Creating Extents

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An extent is a value that defines storage. Extents can be specified directly or derived from types. All module-scoped extents cause SQL tables to be created when compiled. Extents that occur inside types cause SQL tables to be generated when an extent of the containing type is declared in a module.

There are a number of ways to create extents. A collection of entities is one of the most common kinds of extents.

Any collection is an extent. This includes the following cases:

  • Collections of entities.

  • Collections of entity types.

  • Collection of simple (non-entity) types, such as ClaimIds : Integer32*;.

There are also ways to create non-collection extents. These include the following cases:

  • Derived from an entity type, such as Owner : Employee;.

  • Individual, simple, non-entity field, such as HomeSite : Text*;.

Collections of Entity Values

Extents can be defined without referencing a type. This is useful when a data structure is not expected to be reused. In this case the type of the extent is inferred and is anonymous, without a name.

The following example defines the extent by directly specifying the items that it contains.

module Northwind 
{
    Addresses 
    { 
        {Id => 1, Folder => 1, State => "NC", Zip => 28173},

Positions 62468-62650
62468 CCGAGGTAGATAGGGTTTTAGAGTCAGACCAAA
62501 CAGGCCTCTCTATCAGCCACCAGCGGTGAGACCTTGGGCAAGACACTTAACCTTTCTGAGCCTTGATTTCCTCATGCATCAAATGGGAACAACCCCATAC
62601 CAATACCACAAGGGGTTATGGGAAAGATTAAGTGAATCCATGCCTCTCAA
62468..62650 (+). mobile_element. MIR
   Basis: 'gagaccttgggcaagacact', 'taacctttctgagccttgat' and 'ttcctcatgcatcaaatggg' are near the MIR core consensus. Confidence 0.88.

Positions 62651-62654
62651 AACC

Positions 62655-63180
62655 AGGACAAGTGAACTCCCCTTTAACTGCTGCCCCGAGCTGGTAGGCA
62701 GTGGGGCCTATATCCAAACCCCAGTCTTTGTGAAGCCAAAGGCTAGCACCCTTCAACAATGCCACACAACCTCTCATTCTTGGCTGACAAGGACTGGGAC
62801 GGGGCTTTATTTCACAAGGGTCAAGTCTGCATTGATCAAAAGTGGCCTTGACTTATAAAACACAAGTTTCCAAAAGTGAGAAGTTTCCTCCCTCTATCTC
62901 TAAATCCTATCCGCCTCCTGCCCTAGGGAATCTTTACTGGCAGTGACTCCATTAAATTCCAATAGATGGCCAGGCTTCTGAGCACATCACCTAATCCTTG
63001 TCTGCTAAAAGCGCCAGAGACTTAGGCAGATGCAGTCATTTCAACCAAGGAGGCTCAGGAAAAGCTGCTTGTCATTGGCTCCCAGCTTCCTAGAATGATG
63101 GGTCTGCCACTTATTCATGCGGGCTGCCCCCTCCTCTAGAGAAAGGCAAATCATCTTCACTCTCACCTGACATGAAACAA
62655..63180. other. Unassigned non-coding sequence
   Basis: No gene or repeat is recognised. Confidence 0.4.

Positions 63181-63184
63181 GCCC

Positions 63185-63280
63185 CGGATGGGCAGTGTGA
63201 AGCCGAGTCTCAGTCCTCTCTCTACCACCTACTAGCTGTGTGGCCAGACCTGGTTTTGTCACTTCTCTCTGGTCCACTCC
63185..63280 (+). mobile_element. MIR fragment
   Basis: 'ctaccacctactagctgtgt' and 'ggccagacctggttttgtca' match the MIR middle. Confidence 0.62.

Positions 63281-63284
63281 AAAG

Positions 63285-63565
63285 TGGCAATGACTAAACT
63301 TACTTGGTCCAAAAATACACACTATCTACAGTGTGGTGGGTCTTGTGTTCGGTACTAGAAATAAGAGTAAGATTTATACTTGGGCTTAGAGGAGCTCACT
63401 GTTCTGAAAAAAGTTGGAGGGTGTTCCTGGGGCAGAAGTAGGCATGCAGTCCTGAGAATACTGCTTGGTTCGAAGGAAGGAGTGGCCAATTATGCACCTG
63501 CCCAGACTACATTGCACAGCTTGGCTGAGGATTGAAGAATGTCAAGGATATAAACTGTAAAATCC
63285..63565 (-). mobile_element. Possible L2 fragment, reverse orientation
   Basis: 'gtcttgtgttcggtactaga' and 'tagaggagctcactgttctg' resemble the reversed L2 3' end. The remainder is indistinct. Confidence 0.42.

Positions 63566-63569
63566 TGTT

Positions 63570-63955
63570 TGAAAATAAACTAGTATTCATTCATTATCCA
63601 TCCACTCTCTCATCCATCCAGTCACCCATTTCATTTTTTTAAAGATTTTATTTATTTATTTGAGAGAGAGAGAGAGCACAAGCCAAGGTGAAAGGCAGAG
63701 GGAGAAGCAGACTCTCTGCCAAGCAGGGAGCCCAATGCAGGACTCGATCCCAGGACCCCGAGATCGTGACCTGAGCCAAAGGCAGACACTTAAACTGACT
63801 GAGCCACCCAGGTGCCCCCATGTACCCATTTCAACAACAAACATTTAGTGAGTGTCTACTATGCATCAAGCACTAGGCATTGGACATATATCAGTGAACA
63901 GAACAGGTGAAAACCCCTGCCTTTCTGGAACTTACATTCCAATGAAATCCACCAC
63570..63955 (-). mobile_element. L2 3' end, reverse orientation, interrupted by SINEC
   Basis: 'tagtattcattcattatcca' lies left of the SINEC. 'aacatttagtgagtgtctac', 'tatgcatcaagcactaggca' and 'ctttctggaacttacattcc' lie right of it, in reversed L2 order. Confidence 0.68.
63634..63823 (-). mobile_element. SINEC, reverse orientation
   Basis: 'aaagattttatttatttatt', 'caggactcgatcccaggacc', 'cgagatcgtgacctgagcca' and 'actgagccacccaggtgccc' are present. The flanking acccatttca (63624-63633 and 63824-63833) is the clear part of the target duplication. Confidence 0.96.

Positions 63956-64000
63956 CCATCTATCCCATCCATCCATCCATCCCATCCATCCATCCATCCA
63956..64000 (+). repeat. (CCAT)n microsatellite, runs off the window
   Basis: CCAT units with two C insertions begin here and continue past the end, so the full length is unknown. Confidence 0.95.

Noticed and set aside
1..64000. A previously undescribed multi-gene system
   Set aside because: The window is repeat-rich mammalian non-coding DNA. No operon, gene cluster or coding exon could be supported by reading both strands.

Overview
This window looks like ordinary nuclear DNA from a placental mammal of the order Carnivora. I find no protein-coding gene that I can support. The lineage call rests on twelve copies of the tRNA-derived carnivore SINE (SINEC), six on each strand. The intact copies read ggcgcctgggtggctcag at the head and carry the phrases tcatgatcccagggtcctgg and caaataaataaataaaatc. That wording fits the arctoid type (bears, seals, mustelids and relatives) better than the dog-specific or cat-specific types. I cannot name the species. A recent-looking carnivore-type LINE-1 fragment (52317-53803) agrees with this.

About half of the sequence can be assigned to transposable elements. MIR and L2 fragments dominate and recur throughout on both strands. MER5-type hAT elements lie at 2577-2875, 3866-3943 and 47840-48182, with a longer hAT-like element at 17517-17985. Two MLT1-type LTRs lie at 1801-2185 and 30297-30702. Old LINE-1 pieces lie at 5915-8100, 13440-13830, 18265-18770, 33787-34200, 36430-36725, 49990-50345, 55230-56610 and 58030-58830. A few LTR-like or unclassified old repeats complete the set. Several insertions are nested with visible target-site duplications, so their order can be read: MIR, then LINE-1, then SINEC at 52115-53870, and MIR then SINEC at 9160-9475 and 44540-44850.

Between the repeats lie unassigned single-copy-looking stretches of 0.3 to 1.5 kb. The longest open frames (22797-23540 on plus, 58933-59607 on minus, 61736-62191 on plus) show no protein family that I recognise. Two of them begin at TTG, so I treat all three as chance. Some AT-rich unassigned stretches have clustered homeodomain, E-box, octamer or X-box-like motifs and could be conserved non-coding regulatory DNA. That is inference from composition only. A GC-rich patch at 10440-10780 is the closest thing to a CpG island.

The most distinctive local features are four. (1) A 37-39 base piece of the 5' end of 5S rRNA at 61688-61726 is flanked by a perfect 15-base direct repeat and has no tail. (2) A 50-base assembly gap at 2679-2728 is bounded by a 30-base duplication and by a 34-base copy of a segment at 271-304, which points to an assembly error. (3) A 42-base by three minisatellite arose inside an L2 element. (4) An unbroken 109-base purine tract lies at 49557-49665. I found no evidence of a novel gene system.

{Id => 2, Folder => 1, State => "WA", Zip => 55555}
    };
}

This code causes the following T-SQL code to be generated. Note that because initial values are specified, T-SQL insert statements are generated.


create table [Northwind].[Addresses]
(
  [Folder] int not null,
  [Id] int not null,
  [State] nvarchar(max) not null,
  [Zip] int not null
);
go
insert into [Northwind].[Addresses] ([Id], [Folder], [State], [Zip])
 values (1, 1, N'NC', 28173)
;
insert into [Northwind].[Addresses] ([Id], [Folder], [State], [Zip])
 values (2, 1, N'WA', 55555)
;

Collections of Entity Types

When you expect to reuse a data structure, define it as an entity type and reference that type when creating the extent. Do this by defining the entity type and then define the extent as a collection of those entity types.

In the following code, Employee is defined as an entity type. The Employees extent is defined as a collection of Employee types by referencing that type and appending the * operator, as shown in the following example.

The example also shows one way of initializing the entities in the Employees extent.

module Northwind {
    type Employee {
        ID      : Integer32;
        LastName : Text;
        FirstName : Text; 
    }
    Employees : {(Employee where identity ID)*};
    
    Employees
    {
        {ID => 1, LastName => "Doe",   FirstName => "John"},
        {ID => 2, LastName => "Jones", FirstName => "Jane"}
    }
}

This code causes the following T-SQL code to be generated.

create table [Northwind].[Employees]
(
    [ID] int not null,
    [LastName] nvarchar(max) not null,
    [FirstName] nvarchar(max) not null,
    constraint [PK_Employees] primary key clustered ([ID])
);
go
insert into [Northwind].[Employees] ([ID], [LastName], [FirstName])
    values (1, N'Doe', N'John'),
        (2, N'Jones', N'Jane');
go

Simple Field Extents

Extents can also be defined from simple types. In the following example, ItemCount is an extent.


module Northwind 
{
    ItemCount : Integer32;
}

This code causes the following T-SQL code to be generated.


create table [Northwind].[ItemCount]
(
  [Item] int not null
);

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